I find that the older I get, the less tolerant I‘ve become of visual chaos and clutter. I’m not sure if this is a universal inclination as we age, but for me, it seems to be more persistent as time moves on. I find myself straightening pictures on walls, realigning magazines and coasters on my coffee table, fluffing up wrinkled pillows, arranging my clothes by color and length, and sometimes tossing things in the trash bin in exasperation. I long to be surrounded by quiet, harmonious rooms with only a few treasured artifacts to keep me company. Pondering this, I came across two books that spoke to me. The first was Material World — a Global Family Portrait written by Peter Menzel and illustrated by Charles C. Mann. Both writer and photographer spent a week at statistically average homesteads in 30 nations. The culmination of each week was to photograph each family with everything they owned spread out on the ground. You can guess which family had the most stuff, an average family in Texas. It brought our mini-storage-obsessive needs into full focus. The second book was given to me by one of my colleagues, A Place for Everything by Peri Wolfmann and Charles Gold. The title states what the book is about. Though I wasn’t necessarily drawn to some of their propositions, it simply opened my eyes to how we might “house” the necessary and often mundane paraphernalia in our lives.
I am sure there are many books on the subject. And there are numerous cabinet designers/ manufacturers who have devoted a great deal of time and money to help us hide our stuff. My interest, however, is in developing a frame of mind about how to artfully integrate our unique storage needs into the design process, not as an afterthought but at the outset of the process. We need to treat it as a significant design endeavor. After all, we all need to have toilet paper at the ready. The fist step is to identify exactly what we need to store…..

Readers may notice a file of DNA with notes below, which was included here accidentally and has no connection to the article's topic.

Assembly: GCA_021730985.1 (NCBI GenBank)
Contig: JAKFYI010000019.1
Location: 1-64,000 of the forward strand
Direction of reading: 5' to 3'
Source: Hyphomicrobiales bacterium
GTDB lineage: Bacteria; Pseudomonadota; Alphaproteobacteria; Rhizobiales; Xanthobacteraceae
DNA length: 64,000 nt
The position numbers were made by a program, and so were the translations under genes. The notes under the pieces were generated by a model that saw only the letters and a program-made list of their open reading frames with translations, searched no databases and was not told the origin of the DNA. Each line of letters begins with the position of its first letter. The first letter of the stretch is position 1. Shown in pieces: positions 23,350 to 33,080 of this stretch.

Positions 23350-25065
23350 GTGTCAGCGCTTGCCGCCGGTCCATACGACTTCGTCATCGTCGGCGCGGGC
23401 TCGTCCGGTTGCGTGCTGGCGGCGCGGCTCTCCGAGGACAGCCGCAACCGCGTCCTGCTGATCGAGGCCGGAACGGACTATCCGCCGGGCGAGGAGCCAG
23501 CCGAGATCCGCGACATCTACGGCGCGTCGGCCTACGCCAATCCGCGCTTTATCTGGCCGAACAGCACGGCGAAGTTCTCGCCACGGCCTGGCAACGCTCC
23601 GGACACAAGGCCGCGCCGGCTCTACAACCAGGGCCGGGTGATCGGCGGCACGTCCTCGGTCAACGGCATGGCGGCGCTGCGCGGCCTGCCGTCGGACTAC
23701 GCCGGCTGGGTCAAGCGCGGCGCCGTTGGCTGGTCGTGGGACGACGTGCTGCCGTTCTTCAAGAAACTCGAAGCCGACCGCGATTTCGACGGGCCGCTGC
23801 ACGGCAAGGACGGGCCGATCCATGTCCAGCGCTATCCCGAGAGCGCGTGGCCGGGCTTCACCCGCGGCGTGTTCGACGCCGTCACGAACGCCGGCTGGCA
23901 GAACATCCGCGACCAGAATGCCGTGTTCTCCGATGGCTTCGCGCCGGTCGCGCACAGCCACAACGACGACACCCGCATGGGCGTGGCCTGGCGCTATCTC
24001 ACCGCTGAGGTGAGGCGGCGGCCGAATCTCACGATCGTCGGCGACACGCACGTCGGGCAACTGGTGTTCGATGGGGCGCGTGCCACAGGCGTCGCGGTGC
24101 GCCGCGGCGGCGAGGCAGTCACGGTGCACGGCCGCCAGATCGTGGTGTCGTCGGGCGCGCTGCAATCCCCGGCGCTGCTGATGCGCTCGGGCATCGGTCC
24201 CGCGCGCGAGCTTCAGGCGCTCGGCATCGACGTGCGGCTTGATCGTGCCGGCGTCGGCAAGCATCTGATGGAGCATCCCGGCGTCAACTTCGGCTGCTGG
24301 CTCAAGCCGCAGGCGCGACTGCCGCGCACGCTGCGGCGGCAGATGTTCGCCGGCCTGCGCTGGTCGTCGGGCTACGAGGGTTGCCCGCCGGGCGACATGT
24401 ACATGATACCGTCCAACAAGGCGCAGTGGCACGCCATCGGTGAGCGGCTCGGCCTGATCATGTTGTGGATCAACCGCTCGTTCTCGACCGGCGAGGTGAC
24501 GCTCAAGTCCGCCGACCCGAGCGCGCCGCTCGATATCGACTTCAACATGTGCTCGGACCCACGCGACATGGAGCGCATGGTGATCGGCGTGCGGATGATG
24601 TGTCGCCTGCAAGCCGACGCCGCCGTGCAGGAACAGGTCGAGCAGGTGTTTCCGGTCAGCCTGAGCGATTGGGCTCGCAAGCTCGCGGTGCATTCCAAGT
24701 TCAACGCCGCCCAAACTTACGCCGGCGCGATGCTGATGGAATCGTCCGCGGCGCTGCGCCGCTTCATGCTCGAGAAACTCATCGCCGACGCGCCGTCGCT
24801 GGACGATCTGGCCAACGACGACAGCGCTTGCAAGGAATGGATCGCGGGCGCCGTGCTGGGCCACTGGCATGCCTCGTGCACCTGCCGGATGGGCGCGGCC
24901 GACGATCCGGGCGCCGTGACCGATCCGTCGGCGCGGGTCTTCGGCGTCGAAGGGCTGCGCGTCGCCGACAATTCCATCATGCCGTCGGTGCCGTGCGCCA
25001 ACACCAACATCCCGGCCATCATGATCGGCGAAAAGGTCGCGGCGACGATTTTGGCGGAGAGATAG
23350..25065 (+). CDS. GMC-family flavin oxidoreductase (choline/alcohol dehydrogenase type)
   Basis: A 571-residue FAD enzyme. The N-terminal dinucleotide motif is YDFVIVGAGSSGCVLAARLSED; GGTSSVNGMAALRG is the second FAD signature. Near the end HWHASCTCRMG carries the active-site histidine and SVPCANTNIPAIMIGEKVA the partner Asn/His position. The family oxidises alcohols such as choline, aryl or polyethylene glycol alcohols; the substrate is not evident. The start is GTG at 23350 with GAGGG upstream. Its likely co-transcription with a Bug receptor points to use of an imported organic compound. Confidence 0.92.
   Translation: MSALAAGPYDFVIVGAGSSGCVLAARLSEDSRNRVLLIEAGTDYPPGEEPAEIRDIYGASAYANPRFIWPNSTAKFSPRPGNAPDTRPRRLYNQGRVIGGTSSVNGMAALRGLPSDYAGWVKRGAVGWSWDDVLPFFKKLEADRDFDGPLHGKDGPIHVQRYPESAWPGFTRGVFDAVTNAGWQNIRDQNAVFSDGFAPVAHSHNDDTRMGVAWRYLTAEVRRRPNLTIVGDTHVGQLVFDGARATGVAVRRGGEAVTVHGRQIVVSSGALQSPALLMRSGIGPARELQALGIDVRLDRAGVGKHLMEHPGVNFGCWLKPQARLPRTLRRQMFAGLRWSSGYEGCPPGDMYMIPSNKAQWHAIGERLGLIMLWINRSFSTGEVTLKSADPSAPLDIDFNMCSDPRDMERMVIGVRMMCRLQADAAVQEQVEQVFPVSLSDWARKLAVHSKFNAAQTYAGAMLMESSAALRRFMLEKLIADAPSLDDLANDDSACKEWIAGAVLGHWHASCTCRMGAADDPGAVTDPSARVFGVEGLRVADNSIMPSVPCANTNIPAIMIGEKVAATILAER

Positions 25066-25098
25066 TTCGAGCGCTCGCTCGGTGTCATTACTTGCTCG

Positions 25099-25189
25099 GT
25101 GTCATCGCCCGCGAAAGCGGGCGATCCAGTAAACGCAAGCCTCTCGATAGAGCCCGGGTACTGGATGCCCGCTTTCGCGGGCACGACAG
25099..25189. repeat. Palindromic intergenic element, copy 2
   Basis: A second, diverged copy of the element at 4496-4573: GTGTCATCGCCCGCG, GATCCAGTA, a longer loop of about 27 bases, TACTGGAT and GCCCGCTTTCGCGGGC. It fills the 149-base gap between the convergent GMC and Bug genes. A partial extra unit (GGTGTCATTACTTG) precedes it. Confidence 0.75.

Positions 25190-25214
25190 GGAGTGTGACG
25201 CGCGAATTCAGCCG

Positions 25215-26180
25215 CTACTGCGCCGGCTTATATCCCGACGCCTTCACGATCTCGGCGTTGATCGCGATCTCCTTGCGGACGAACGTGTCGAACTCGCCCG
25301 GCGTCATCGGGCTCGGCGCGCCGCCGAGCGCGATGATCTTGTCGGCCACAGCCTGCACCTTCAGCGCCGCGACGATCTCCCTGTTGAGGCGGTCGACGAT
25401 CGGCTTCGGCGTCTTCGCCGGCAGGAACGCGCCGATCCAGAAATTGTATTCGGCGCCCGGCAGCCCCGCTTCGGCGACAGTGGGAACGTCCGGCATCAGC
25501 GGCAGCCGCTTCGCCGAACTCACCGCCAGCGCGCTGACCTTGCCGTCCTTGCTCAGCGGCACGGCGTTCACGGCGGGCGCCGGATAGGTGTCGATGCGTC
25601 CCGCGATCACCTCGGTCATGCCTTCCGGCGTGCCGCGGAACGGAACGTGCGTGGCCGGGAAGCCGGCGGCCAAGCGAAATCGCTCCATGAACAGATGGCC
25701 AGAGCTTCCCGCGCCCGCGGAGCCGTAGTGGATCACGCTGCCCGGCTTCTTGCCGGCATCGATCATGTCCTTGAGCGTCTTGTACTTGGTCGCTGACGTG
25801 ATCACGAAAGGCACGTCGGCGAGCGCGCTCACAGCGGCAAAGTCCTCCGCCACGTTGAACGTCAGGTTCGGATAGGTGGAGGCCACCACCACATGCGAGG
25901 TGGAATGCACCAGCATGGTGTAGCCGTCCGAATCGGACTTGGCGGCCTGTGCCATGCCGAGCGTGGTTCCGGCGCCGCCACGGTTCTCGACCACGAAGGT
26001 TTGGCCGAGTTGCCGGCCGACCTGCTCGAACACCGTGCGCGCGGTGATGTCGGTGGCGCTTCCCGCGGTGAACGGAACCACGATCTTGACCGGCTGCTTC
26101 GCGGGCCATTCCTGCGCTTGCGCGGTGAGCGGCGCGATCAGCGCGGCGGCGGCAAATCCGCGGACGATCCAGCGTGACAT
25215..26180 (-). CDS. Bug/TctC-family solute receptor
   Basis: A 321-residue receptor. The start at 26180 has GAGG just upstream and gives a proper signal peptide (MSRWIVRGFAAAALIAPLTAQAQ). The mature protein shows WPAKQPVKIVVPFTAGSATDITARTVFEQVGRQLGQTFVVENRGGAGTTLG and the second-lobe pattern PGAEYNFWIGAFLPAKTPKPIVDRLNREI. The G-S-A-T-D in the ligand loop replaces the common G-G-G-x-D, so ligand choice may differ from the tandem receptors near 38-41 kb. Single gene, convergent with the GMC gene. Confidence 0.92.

LOOKING FOR STORAGE IN ALL THE RIGHT PLACES
Kitchens typically have the most demanding storage requirements of any room in the house. Drawers with appropriate dividers can serve all kinds of storage needs from pot covers to flatware. Drawers are favored more often these days because of smooth-sliding, self-closing hardware, but a combination of both cabinet doors, open shelves and drawers can be arranged not only to meet storage needs, but to create an artistic composition. If, like me, you desire serenity in the most active room of the house, cabinet faces and appliance panels can be built to visually blend together to look like a monolithic paneled wall, hiding the chaos of numerous items needed by the cook.
There are good reasons for the renewed interest in pantries and larders, especially because most homeowners prefer to have windows above counters rather than hard-to-reach upper cabinets. Pantries range from simple floor-to-ceiling, pullout cabinets to full-on rooms the size of a small bedroom. They are most conveniently located adjacent to the kitchen for easy access to stored food and kitchen equipment. Some need to be closed-off while others can be a simple extension of the kitchen itself. The pantry can be a good spot to store pet food or/and have a pet feeding station.